No stock actually rises to infinity (Coinstar)

June 25, 2009

Shorting stocks is widely considered dangerous. The old adage is that “Stocks can only fall to zero, but they can rise to infinity.” I’ve always been unsatisfied with this explanation, because I’ve never seen a stock actually rise to infinity, and if I did see one I would short it.

The problem with shorting is that it is impossible to open a position and forget it. Unlike a long position in a solid and stable company, no one opens a short position without planning to close it. No one ever inherited a short position from a distant great-aunt, and if a brokerage needs the shares back it can close the position without the shorter’s consent. Furthermore, the best candidates for shorts are those that the market is most optimistic about. If their exuberance continues, the price can stay high and climb higher, giving the shorter a great deal of stress. And generally, shorting a situation of excessive optimism is the only way to do it; if everyone already knows that the stock is a losing proposition the share price will indicate this by being very low and there is really no profit left in shorting it.

Short selling may also be inconsistent with the low-hanging fruit approach. Purchasing an underpriced investment with strong present or potential cash flow gives investors assurance that, if they did their research correctly, the investment’s apparent underpricing will resolve itself. After all, cash is always worth cash. Short sellers have no similar assurances. They are reduced to waiting for the rest of the investment community to wake up to the fact that the company is nowhere near as good as the “story” they bought indicated (Ideally this process would be accelerated by accounting scandals, but you can’t have everything). The waking-up process, since it doesn’t involve cash piling up, has no time pressure to occur, and in the meantime, as Mohnish Pabrai indicated, the company can turn that fake value into real value by issuing new stock for cash, acquiring a real company with its overpriced stock, or allowing itself to be bought out.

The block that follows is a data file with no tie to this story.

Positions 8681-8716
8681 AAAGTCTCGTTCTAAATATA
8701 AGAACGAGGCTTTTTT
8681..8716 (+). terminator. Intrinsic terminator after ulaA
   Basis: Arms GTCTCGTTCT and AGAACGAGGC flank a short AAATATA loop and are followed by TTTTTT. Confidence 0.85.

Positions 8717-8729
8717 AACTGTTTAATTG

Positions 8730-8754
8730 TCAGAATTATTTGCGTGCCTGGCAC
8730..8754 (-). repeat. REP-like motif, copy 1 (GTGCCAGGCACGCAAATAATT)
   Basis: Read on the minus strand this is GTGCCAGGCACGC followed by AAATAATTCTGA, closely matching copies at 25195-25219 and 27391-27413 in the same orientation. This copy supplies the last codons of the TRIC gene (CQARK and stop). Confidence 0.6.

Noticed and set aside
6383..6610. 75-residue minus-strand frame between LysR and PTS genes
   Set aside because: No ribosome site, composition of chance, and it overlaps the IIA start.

On the plus side, shorting stocks, if you have a knack for it, is a way to find a use for unused margin (a margin account is nearly always required, and don’t use up all your margin because optimism has a tendency to feed on itself) and to reduce your market exposure in the face of a broad-based downturn. There definitely are times when optimism is clearly unjustified, and if, after seeing the downside of shorting we still want to short, finding excessive optimism is definitely the place to do it.

Coinstar presents such a situation. It has a market cap of $782 million as of this writing, made only $2 million last quarter, and $14 million the year before, which is an improvement from the previous year in which it lost money. That works out to a P/E ratio of 55, which strikes me as just the tiniest bit high.

I have to admit that when Coinstar came out, I was optimistic. Rolling coins is not most people’s idea of fun and any company that is in a position to exploit the laziness of the average person should have a bright future. However, the execution proved not to be as bright as the idea; the business proved itself to be high in capital requirements and expenses and I never really found an entry point I liked. But when such a company reaches a P/E ratio of 50 what could be more natural than looking for an entry point on the other side?

The cause for the latest round of optimism is Redbox, the DVD rental kiosks in grocery stores and some McDonald’s. They are certainly the driver of Coinstar’s recent sales growth; in the last reported quarter they produced $150 million in sales and $27 million in operating income.It is obviously difficult to value a fast growing entity, but Coinstar’s own latest 10-Q gives us a hint. Redbox used to be a joint venture with Coinstar and several other investors, but last February they acquired GetAMovie’s 44.4% interest in Redbox, plus a note for $10 million from Redbox, for $10 million plus a lot of stock. The company has already paid about $115  million in stock and expects to pay up to $20.8 million more. Taking out the cash and the note, we get at most $135.8 million for 44.4% of Redbox, which suggests that the whole of Redbox is worth no more than $305  million. This price was negotiated between two sophisticated buyers, each in possession of all the inside information they could want. Of course, Coinstar intends to expand this business, and presumably hopes to realize a decent return on capital by doing so, but presumably GetAMovie considered the same course of action and thought it was better to get out. Take away $305 million for Redbox, and that leaves a valuation of $477 million for the rest of Coinstar’s operations, which as I’ve said have not been at all impressive over the years. When Coinstar’s investors wake up to this fact the price should drop accordingly.

So, having heard the drawbacks and benefits of shorting stocks, if you want a stock to short I suggest this one.

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